Updated construction output forecast for Western Europe in 2020.


“Major events such as concerts, sporting competitions and conferences will likely move ahead this year without live fans in attendance, giving XR the opportunity to shine.”

Lynnette Luna, GlobalData

“Whether the adoption trend of XR will hold up as most of the world becomes free to move about again remains to be seen,” Lynnette Luna, principal analyst at GlobalData, comments. “But major events such as concerts, sporting competitions and conferences will likely move ahead this year without live fans in attendance, giving XR the opportunity to shine. However, hardware and a complete XR ecosystem are still evolving.”

Facebook, which has a vision of making XR the next communications platform, said it attracted nearly $300m in non-advertising revenue during Q1 2020, with the number being largely driven by sales of Oculus VR products. The Oculus Quest is Facebook’s full-featured, reasonably priced consumer VR headset, while the Oculus Rift S is a dedicated PC headset. Both products are facing shortages as stay-at- home orders and social distancing have disrupted production and the supply chain. During Facebook’s conference call discussing quarterly earnings in April, CEO Mark Zuckerberg noted that it’s possible the pandemic could kick off an acceleration for XR adoption. “Regardless of the higher interest in early stand-alone VR headsets like the Oculus Quest, consumer adoption of solutions remains unknown,” Luna continues. “The industry wants to reach a market that consists of stand-alone lightweight XR glasses with a plethora of experiences and applications. That is as long as ten years away. If anything, the Covid-19 pandemic should demonstrate what XR can do.”

During the next decade, XR is expected to take off in both the enterprise and consumer markets, enabling users to work and experience entertainment in a hybrid digital/real-world space. But form factors have not evolved yet to make this a reality. Prior generations of headsets have been tethered to computers or relied on smartphones as displays. Now, stand-alone viewers, such as Facebook’s Oculus, are popular devices – especially during the pandemic – and are connected to Wi-Fi. Early 5G XR viewers will be tethered to smartphones until hardware makers develop lightweight stand-alone 5G XR glasses.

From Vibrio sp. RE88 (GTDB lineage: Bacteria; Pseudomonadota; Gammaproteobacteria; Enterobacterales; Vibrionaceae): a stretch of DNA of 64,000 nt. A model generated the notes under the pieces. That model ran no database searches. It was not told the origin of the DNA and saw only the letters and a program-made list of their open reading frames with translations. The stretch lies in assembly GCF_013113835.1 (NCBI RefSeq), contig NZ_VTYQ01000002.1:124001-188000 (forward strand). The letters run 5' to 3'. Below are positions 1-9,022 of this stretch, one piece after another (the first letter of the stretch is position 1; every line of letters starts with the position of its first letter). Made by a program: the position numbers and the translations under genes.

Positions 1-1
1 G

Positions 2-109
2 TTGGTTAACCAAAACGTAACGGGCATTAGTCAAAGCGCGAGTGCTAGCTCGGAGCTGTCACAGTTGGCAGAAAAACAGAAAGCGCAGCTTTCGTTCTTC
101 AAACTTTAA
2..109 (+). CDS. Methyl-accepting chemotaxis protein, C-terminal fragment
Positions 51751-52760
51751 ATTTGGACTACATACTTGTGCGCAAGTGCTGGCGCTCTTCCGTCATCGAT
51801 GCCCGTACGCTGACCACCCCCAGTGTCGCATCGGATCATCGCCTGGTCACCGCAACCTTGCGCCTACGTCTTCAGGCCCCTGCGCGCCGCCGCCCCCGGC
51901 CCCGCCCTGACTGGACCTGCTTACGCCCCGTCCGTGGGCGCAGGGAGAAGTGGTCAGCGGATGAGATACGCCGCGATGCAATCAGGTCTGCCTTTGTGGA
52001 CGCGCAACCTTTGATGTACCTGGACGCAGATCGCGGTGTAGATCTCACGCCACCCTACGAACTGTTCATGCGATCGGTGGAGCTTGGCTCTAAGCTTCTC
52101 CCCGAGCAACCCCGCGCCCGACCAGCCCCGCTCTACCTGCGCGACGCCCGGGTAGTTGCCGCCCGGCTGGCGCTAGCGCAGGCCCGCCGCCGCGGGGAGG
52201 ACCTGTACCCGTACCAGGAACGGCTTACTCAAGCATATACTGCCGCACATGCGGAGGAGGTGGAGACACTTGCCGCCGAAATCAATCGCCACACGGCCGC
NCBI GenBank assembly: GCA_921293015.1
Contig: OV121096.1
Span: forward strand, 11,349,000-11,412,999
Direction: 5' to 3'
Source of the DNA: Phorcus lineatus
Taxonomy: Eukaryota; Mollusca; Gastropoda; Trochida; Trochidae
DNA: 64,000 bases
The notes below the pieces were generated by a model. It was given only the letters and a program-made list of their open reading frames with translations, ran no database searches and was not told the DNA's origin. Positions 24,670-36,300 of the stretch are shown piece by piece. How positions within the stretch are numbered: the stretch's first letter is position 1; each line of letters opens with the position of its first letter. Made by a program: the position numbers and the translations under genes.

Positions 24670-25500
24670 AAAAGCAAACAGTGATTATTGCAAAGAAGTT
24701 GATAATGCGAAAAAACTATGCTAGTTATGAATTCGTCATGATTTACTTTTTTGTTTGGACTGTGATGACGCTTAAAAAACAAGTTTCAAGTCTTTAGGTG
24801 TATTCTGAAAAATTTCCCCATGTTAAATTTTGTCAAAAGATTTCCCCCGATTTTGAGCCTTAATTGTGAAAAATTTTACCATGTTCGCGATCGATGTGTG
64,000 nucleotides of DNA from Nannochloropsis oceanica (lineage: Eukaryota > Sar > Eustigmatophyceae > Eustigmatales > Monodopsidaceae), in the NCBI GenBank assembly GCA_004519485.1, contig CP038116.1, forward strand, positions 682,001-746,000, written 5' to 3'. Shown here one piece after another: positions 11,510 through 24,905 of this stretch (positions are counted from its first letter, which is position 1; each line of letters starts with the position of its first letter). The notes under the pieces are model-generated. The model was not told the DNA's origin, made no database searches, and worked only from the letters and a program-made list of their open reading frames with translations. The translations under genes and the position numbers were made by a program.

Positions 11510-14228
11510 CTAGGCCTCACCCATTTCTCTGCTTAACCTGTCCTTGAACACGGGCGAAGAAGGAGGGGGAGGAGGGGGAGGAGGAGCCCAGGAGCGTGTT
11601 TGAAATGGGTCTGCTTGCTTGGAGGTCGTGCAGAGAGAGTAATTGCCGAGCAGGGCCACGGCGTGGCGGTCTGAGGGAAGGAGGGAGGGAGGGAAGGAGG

“With new high-speed, low-latency 5G networks coming to market, mobile operators are hoping AR/VR becomes a key application that sets their networks apart from today’s generation of wireless technology. But these are still the early days,” Luna explains.

A strong cyberdefence

While 5G increases the speed of our communications, many companies have expressed concerns over cybersecurity, as attacks increase and staff move out of the office to working from home.

“Cybersecurity is an unrelenting battle,” David Bicknell, principal analyst, thematic research at GlobalData, comments. “Companies manage an array of assets, including infrastructure, applications, managed and unmanaged end points, mobile devices, and cloud services, all of which can be attacked.

The types of attacks include phishing, the most popular, and ransomware, which is becoming the most lucrative.

“The ongoing Covid-19 pandemic has highlighted why cyber-naive remote workers have needed security awareness training to thwart hacker attacks. Attackers will target immature technologies, meaning 5G communications, smart cities and the internet of things are all at risk. To counter these threats, organisations are moving towards a zero-trust stance, which assumes that all entities, inside or outside the perimeter, cannot be trusted. Security will also be adopted earlier in application development. It must be baked in, not bolted on.”

“New AI-infused security companies will either be the standard-bearers of the future or, more likely, they’ll become M&A targets for the old guard,” Bicknell concludes. “Those firms that fail to define a clear AI security stance or take the necessary M&A steps to acquire one will lose out.”